I checked in again at the end of 2012 – “Ocado was a terrible mistake”. Clearly, I still wasn’t impressed.
By mid-2013, it looked like the market was coming around to my way of thinking. Back then, Ocado was one of the most shorted companies in the FTSE all-share.
But a lot can happen in six months! Since then, Ocado has signed a new deal with Morrisons, the cynics and short-sellers have been burned, and now the share is at all-time highs. It’s jumped about seven-fold in the last year and a bit. It’s now 14 years old, worth £3bn – and yet to make a profit.
So, I have to ask – was I wrong about Ocado?
Groceries are bloody hard work
Like many others, I just couldn’t get my head round Ocado when it floated. I thought the price investors were asked to pay was too much, and that the company’s business model was flawed.
Yes, I could see a great ‘story’ there – the ex-Goldman bankers that put together the business knew exactly how to sell the thing to investors. They talked of hyper-efficient customer fulfilment centres and all the wonderful technology they were throwing at the business.
But this was, and is, a business overly reliant on just one contract (Waitrose), in a fiercely-competitive market with terrible margins. Back then Ocado hadn’t made a profit. Get this – it still hasn’t.
I mean, the online part of grocery sales is the absolute worst aspect of the business. For decades, supermarkets grew fat on customers doing all the work. An online delivery service puts the onus right back on the retailer and forces them to do the dull and back-breaking side of things again.
And the point is, Ocado targets precisely this terrible part of the grocery business.
That is why I didn’t want any part of it.
It’s been 14 years – where is the money?
In contrast, Ocado has almost doubled revenues, from about £400m to £792m.
Not bad, you might say. Certainly nothing to complain about. Well, I’m not so sure. Bear in mind that at the flotation, Ocado’s broker was predicting revenues of over £1bn, and profits – well, let’s just say that by now they were expecting £32m. The fact is that after 14 years in business, these guys are yet to make a penny.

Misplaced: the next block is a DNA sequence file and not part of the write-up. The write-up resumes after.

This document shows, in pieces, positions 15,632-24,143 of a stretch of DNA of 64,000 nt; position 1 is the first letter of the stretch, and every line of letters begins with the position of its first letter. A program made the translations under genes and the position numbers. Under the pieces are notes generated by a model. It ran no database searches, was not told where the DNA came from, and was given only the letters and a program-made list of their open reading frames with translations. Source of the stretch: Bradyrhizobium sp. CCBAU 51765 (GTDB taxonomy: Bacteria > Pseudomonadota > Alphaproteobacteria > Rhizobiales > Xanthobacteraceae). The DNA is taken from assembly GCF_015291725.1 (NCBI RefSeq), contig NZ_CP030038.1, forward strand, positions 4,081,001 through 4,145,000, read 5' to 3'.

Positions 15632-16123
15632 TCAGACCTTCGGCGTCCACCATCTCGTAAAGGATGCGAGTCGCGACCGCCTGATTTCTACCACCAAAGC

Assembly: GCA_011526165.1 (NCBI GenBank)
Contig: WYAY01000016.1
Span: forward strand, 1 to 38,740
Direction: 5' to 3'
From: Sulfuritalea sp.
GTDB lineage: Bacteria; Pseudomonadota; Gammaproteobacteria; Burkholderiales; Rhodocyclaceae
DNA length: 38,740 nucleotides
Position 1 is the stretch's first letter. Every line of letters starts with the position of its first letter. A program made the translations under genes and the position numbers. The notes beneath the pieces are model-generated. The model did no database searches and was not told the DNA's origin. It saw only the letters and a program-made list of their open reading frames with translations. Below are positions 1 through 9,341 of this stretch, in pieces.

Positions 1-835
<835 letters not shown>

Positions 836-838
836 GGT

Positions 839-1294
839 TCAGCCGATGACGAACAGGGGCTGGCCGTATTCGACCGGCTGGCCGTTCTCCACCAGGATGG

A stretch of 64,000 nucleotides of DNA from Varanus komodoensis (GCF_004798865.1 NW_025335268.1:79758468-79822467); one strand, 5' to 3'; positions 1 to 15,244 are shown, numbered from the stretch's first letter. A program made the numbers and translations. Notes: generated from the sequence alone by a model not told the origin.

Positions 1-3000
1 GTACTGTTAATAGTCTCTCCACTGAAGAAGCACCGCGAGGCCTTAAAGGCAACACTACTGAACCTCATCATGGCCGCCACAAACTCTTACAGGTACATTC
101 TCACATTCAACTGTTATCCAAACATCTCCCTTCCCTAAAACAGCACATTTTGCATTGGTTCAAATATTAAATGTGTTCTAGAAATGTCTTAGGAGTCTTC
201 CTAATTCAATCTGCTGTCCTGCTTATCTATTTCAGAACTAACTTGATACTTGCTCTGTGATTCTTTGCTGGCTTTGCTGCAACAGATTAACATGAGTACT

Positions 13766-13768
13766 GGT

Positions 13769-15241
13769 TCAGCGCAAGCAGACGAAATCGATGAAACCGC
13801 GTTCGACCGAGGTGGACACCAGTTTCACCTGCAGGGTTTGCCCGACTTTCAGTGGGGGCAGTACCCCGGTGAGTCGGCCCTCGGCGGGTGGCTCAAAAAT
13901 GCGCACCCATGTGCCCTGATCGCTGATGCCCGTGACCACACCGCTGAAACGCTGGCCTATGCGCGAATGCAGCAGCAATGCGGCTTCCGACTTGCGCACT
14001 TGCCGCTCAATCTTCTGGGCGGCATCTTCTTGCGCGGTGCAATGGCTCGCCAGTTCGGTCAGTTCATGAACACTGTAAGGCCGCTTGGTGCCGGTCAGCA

In fact, Ocado has only been surviving on constant cash injections. First from wealthy backers and its key trading partner, Waitrose; then by bank loans and retail investors. And more recently they’ve tapped its newest trade partner, Wm Morrison, for over £100m.
But of course, the ex-banker boys in charge are still enthusiastic. They’ve cleverly installed Sir Stuart Rose, the ex-Marks and Sparks CEO, as chairman, and they keep beating the Ocado drum.
CEO Tim Steiner enthuses: “We are not close to announcing a deal, but we are investing for multiple deals… We are not trying to be a £1bn or £2bn retailer. We are trying to be a business that supports tens of billions of sales.”
Hmmm… tens of billions of sales. Sounds great! But, first, how about some profits?
What are we missing?
Steiner says the internet is “unstoppable”. Retail analyst Nick Bubb isn’t convinced: “Given the ‘unstoppable’ momentum in online grocery shopping, it is a bit disconcerting that Ocado isn’t growing faster and is still losing money, notwithstanding its hefty £3bn market cap, but perhaps we are missing something.”
You and me both!
Investors have been told year after year that the business is on the brink of great things, and so they continue to chase this bright, elusive butterfly.
Right now, Ocado investors are supposed to be getting excited about the deal to deliver Morrisons’ online offering. About brand new international buyers of the company’s fantastic technology.
Yeah, yeah – I’ve heard it all before. The fact is that the Morrisons deal isn’t expected to produce profits until 2018. And exactly how much they can charge for this wonder technology is questionable. I mean, are these people IT consultants now?
And let’s not forget the fact that the established supermarkets are investing heavily in their own online offerings. So-called dark stores are cropping up across the land. Waitrose itself is no slouch. They’ve launched their own online offering and you’ve got to wonder whether they will at some point consider winding down their relationship with Ocado.
So what’s the verdict?
Jason Gissing, one of the co-founders of Ocado (that is, one of the clever bankers in the nice suits) has had enough. He’s leaving, and in so doing, he’s cashed in £15m of OCDO shares.
Good on him! But you probably won’t be surprised to hear that I’m maintaining my ‘sell’ rating on OCDO.